Cache guide

The Cache module provides your Cherrycake application with a standardized interface to implement caching and shared memory mechanisms into your App by connecting to multiple external cache providers.

Cache providers

To use cache in your application, you must first define a cache provider. Each cache provider connects your app with a different cache mechanism or server, that means your app can make use of different caches at the same time.

Cache providers are configured in the Cache configuration file /config/Cache.config.php. For example, if you want to use a simple but fast APCu cache provider, your Cache configuration file would look like this:

<?php
namespace Cherrycake;
$CacheConfig = [
"providers" => [
"fast" => [
"providerClassName" => "CacheProviderApcu"
]
]
];

Note we called our cache provider fast

You can configure more than one cache providers. For example, let's add a Redis cache provider too, called huge:

<?php
namespace Cherrycake;
$CacheConfig = [
"providers" => [
"fast" => [
"providerClassName" => "CacheProviderApcu"
],
"huge" => [
"providerClassName" => "CacheProviderRedis",
"config" => [
"scheme" => "tcp",
"host" => "localhost"
"port" => 6379,
"database" => 0,
"prefix" => "CherrycakeApp:"
]
]
]
];

Since some functionalities of Cherrycake make use of caching mechanisms, there is a default cache provider called engine that uses an APCu cache provider. This provider is always defined, no matter what you setup in your Cache.config.php file.

Modules that depend on Cache

Some Core modules make use of Cache by their own, like Database and Patterns. Those modules always accept a configuration key to tell them the name of the cache provider to use, as defined in your Cache.config.php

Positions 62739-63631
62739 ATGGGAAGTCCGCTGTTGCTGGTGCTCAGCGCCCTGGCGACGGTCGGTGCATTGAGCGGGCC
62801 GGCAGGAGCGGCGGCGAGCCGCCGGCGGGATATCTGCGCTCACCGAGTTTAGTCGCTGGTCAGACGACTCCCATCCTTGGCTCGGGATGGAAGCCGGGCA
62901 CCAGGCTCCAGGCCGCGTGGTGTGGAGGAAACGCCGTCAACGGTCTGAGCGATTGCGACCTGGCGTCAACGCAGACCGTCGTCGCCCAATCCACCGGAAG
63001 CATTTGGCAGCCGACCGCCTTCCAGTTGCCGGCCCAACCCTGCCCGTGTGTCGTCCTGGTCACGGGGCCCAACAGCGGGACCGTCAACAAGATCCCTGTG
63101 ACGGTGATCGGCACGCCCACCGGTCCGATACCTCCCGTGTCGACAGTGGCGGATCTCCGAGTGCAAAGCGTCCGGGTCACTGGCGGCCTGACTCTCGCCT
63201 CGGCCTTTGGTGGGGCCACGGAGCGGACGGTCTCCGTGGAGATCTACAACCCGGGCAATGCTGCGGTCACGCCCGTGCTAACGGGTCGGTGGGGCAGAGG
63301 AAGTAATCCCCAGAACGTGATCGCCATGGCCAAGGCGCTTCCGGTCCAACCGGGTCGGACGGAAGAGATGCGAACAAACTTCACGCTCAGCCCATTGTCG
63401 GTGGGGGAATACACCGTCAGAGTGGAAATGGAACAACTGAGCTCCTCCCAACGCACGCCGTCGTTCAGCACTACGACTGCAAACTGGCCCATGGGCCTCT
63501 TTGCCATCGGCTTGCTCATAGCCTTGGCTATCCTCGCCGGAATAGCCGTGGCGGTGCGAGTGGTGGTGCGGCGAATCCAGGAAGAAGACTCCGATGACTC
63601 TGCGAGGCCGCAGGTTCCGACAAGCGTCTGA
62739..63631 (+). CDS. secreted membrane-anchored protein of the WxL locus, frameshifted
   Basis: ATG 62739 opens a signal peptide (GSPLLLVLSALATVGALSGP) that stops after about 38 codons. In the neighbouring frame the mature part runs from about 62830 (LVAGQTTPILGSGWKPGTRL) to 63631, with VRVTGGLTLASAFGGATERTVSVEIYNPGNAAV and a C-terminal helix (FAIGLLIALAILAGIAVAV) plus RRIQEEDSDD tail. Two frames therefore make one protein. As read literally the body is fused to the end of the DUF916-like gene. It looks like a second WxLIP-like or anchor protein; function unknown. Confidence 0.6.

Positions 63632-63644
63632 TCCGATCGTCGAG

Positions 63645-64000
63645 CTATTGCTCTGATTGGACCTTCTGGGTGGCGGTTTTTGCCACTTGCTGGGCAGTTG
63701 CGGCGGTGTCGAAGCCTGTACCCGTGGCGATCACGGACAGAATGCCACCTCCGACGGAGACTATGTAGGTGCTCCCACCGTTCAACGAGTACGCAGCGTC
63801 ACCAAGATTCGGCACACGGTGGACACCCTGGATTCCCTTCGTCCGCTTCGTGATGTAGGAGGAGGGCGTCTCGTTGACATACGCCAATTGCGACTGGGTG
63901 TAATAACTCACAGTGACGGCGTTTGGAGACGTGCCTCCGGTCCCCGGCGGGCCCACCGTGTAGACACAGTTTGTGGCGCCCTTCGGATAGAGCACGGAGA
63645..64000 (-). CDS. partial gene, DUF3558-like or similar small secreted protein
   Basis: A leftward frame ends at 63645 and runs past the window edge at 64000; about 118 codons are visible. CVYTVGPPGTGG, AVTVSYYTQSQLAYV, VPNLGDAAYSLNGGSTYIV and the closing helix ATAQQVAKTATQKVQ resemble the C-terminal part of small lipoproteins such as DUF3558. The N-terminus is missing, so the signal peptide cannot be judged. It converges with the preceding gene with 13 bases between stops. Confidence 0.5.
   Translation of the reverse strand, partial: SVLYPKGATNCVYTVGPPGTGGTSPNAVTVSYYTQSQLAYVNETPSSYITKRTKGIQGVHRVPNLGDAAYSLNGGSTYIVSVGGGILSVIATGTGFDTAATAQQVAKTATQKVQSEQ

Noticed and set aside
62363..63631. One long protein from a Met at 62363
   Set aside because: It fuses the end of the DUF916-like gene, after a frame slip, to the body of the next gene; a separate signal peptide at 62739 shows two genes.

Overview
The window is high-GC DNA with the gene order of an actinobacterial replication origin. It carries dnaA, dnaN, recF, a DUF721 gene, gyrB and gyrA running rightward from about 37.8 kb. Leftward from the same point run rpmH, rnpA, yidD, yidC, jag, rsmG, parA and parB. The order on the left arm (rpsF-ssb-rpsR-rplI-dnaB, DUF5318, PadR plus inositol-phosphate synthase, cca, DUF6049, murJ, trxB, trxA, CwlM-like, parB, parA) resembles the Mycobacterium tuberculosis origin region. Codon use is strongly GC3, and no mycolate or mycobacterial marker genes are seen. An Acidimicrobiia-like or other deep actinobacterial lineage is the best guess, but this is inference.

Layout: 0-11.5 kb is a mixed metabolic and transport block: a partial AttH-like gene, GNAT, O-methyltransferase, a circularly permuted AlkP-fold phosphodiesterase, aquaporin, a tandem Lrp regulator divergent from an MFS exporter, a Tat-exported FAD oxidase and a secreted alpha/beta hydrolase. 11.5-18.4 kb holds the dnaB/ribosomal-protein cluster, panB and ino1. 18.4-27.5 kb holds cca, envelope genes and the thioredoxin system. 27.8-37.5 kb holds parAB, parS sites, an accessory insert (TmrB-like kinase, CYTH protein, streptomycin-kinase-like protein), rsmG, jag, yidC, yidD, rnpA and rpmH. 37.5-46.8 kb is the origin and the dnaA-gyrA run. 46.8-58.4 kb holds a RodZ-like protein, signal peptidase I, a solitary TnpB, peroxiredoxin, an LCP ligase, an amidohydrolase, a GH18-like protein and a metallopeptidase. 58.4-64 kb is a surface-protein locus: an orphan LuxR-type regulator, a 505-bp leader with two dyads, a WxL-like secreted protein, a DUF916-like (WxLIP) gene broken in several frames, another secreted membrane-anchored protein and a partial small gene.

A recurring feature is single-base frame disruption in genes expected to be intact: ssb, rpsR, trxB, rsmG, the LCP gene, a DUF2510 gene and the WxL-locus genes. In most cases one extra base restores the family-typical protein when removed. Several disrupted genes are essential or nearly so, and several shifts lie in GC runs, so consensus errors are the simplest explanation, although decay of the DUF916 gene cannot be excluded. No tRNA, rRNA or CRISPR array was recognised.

How long cached objects stay in cache?

The data you store in cache, as well as the objects cached by modules like Database and Patterns, are normally persistent between requests, and it's the job of the cache mechanism to keep them there for as long as possible, or until their TTL expiration time arrives.

However, you can not rely on a cache or shared memory system as a persistent way of storing information. Generally, cached objects are deleted when the server restarts, when it runs out of memory, or if it implements certain cache eviction policies, like removing all cached objects that are too old, or that haven't been accessed too much.

To store information in a persistent way, use Database.

Other ways of using shared memory

Some specific cache providers like Redis implement other useful ways of working with shared memory, like Lists, Queues and Pools.

This methods are specially suited for high performance operations like the storage of events in a high traffic scenario, or the intermediate storage of data that needs to be accessed extremely fast, lots of times per second.